15 Body Improvements That Seem Like Science Fiction

Over the course of history, humans have worked tirelessly to ensure our collective survival. From learning how to hunt and gather together to figuring out how to ensure the survival of even the most vulnerable, we have come a long way as a species. Now, a baby born weeks or even months before its due date has a decent chance of survival. Medical technology has advanced to such a degree that we can replace limbs, transfuse blood, and repair damage that previously would have been fatal. Science fiction, often the forerunner of human ingenuity, has predicted many of these improvements. Here are a few pieces of medical technology that previously seemed like science fiction.

1. The Wheelchair

The wheelchair was first depicted in art of the 5th century BCE. The first wheelchairs were more like moveable beds or wheelbarrows, designed to transport humans who could no longer walk on their own. During the mid-6th century BCE, images of wheeled chairs started to be seen in China. The technology spread to Europe, and was soon available to people needing more mobility there. As of the 18th century, they were in regular use all over the world. Now, wheelchairs are motorized and can be used effortlessly.

Kiselev Andrey Valerevich / Shutterstock
Kiselev Andrey Valerevich / Shutterstock

2. Eyeglasses

The first recorded mention of eyeglasses was in 1286 by a Dominican friar named Giordano da Pisa, who preached a sermon praising their invention. Just a few years later, the art of making eyeglasses had advanced so far that there was a guild regulating eyeglass craftsmen. By the 15th century, eyeglasses had spread all the way to China and the Far East. Later, it was American founding father Benjamin Franklin who took the technology available at the time and invented bifocals.

Production Perig / Shutterstock
Production Perig / Shutterstock

3. The IV

The first experiments using intravenous technology (IV) were conducted in 1656 by Sir Christopher Wren — not actually a doctor at all, but an architect. Luckily, his experiments were done on dogs. He first used a sharpened quill attached to an animal bladder to intravenously medicate his test subjects, and had quite a lot of success. He also used his makeshift IV to transfuse the blood of one dog into another. It seems disgusting, but his methods eventually led to the discovery of the needle-based IV that we know today.

GongTo / Shutterstock
GongTo / Shutterstock

4. The Vaccination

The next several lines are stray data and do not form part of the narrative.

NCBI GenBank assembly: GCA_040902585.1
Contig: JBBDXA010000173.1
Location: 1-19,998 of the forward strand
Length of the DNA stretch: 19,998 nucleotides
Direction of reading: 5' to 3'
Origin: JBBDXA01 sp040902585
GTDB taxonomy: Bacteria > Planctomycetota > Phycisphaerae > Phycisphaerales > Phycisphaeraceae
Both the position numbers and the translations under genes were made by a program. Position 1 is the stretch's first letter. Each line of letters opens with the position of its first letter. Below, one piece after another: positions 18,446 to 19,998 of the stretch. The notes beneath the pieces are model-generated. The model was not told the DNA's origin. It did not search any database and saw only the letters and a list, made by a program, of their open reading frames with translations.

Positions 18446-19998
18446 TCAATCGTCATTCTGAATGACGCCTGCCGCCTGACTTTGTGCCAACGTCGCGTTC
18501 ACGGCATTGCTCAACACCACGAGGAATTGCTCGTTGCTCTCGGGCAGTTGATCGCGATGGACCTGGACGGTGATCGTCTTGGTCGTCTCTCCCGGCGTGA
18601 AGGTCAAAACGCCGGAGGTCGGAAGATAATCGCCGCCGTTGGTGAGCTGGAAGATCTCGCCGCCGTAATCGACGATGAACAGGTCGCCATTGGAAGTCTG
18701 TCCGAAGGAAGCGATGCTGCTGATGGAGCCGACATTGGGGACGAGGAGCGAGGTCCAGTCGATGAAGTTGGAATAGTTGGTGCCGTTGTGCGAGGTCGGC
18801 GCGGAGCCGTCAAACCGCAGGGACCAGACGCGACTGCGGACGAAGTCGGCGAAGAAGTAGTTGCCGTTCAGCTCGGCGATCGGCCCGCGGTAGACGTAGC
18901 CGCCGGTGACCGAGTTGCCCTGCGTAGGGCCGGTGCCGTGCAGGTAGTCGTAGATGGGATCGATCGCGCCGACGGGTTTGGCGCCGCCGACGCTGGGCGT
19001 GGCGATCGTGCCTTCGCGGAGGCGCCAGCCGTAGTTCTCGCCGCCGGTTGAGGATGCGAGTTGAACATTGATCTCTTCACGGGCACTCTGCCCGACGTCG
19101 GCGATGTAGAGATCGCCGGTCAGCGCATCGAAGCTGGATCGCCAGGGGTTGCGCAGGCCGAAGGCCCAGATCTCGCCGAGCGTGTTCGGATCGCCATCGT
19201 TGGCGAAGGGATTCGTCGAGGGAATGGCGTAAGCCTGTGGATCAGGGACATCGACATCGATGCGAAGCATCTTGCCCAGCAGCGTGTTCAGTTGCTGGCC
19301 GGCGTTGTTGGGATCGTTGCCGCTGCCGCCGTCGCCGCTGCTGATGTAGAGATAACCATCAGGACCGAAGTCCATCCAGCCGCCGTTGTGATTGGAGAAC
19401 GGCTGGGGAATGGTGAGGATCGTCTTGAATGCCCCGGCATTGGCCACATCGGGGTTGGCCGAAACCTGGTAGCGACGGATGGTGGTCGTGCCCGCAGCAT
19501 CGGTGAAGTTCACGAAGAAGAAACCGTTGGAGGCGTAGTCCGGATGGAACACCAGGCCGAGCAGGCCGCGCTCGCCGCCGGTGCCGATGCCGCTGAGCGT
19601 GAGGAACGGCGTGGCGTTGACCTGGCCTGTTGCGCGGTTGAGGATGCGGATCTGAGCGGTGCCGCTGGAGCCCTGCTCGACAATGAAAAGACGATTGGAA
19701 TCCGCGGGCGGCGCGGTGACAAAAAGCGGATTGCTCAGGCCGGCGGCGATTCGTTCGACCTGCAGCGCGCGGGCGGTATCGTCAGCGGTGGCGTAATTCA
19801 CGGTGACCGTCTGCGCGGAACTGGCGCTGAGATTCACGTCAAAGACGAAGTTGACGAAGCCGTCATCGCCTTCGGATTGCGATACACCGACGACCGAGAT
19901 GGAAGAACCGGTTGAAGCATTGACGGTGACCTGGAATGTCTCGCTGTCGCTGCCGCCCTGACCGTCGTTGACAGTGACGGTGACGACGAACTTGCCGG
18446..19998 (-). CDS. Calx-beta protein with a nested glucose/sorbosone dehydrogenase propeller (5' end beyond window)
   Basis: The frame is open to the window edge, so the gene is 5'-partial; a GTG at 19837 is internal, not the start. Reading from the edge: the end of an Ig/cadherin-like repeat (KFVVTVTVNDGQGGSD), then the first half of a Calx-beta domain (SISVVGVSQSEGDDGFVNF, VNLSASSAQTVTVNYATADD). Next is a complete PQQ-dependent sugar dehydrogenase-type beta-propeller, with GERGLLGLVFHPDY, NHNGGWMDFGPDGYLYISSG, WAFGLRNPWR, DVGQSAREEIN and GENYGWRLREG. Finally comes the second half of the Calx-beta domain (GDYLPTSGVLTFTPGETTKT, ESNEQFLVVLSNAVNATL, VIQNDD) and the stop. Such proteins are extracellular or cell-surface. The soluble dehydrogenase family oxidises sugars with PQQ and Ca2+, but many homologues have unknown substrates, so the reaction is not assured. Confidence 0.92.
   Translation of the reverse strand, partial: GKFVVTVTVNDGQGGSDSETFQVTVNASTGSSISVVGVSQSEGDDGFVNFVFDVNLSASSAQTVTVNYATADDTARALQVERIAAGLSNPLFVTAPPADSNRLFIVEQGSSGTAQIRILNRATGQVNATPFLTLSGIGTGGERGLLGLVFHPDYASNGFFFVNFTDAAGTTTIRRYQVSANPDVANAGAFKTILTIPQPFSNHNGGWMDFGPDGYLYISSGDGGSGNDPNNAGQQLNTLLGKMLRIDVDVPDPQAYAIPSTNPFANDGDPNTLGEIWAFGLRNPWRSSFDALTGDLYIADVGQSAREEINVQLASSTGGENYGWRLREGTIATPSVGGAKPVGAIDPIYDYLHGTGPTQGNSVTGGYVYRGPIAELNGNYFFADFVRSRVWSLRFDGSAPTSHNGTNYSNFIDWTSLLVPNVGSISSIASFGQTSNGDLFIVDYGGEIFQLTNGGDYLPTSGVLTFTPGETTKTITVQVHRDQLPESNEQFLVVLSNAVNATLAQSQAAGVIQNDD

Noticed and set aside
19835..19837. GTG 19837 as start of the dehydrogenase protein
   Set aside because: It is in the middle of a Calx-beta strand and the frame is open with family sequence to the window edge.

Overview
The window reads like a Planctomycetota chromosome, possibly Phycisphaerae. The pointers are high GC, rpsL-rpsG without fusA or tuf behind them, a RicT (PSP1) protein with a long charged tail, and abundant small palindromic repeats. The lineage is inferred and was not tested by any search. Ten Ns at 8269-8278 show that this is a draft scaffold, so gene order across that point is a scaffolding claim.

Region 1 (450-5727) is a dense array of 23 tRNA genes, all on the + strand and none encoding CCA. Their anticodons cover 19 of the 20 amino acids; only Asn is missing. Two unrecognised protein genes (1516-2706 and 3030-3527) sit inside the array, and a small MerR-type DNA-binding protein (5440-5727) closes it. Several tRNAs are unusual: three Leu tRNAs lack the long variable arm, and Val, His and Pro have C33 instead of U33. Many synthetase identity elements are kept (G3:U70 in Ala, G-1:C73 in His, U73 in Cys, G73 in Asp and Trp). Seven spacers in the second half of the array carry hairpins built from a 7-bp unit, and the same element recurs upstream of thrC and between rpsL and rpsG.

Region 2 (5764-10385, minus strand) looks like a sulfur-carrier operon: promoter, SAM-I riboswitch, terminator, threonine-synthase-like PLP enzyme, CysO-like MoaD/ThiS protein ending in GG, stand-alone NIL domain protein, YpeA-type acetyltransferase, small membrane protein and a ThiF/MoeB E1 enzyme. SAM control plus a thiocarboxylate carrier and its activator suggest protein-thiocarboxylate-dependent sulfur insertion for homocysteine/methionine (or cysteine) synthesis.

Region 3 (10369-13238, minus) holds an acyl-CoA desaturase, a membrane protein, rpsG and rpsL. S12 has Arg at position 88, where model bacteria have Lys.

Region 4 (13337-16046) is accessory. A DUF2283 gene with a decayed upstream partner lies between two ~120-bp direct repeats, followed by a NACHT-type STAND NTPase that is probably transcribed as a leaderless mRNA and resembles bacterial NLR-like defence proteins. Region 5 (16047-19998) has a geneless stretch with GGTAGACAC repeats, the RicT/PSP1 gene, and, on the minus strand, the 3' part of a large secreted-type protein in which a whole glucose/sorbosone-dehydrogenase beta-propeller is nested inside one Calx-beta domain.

The founding father of Immunology was named Edward Jenner, a brilliant man who first had the thought to expose people to a lesser form of disease (in his case, cowpox) in order to build up their immunity to a more dangerous disease (smallpox). Jenner took pus from a young girl’s cowpox pustules and rubbed them on the arm of a young boy who had never been exposed to either cowpox or smallpox. Six weeks later, he exposed the boy to smallpox and discovered that he was immune. Although this isn’t the way we vaccinate our children now, the principle is still Jenner’s original theory.

skyfotostock / Shutterstock
skyfotostock / Shutterstock

5. Blood Transfusion

The first blood transfusion in history was done with Sir Christopher Wren’s quill IV back in the 17th century — he used dog’s blood. However, the first human blood transfusion was done by obstetrician James Blundell in 1818. Luckily, the transfusion was successful as doctors of the time had no idea about blood types and how that worked. It wasn’t until 1901 that a doctor in Austria discovered the human blood groups, and in 1907, the first transfusion with cross-matched blood was successfully completed.

Anna Jurkovska / Shutterstock
Anna Jurkovska / Shutterstock

6. General Anaesthesia

The first time a doctor used anaesthesia in a procedure was in 1842. Crawford W. Long used a cloth soaked in ether to put a patient to sleep before he successfully removed a tumor from the man’s neck. Unfortunately, he didn’t publish the results of his operation and all the credit for discovering general anaesthesia went to a dentist named W.T.G Morton, who used ether on a patient before a tooth extraction.

KPG_Payless / Shutterstock
KPG_Payless / Shutterstock

7. Antiseptics

Another important milestone in the history of medical technology is the understanding that cleanliness and proper hygiene is important in order to stop the spread of bacteria and germs. Previously, doctors would operate on corpses and then move on to their living patients before even so much as washing their hands. Surgeon Joseph Lister used Pasteur’s theory on bacteria to prove that antiseptic surgery was much less dangerous for patients. He was the first to sterilize his instruments, and also discovered absorbable ligatures and the drainage tube.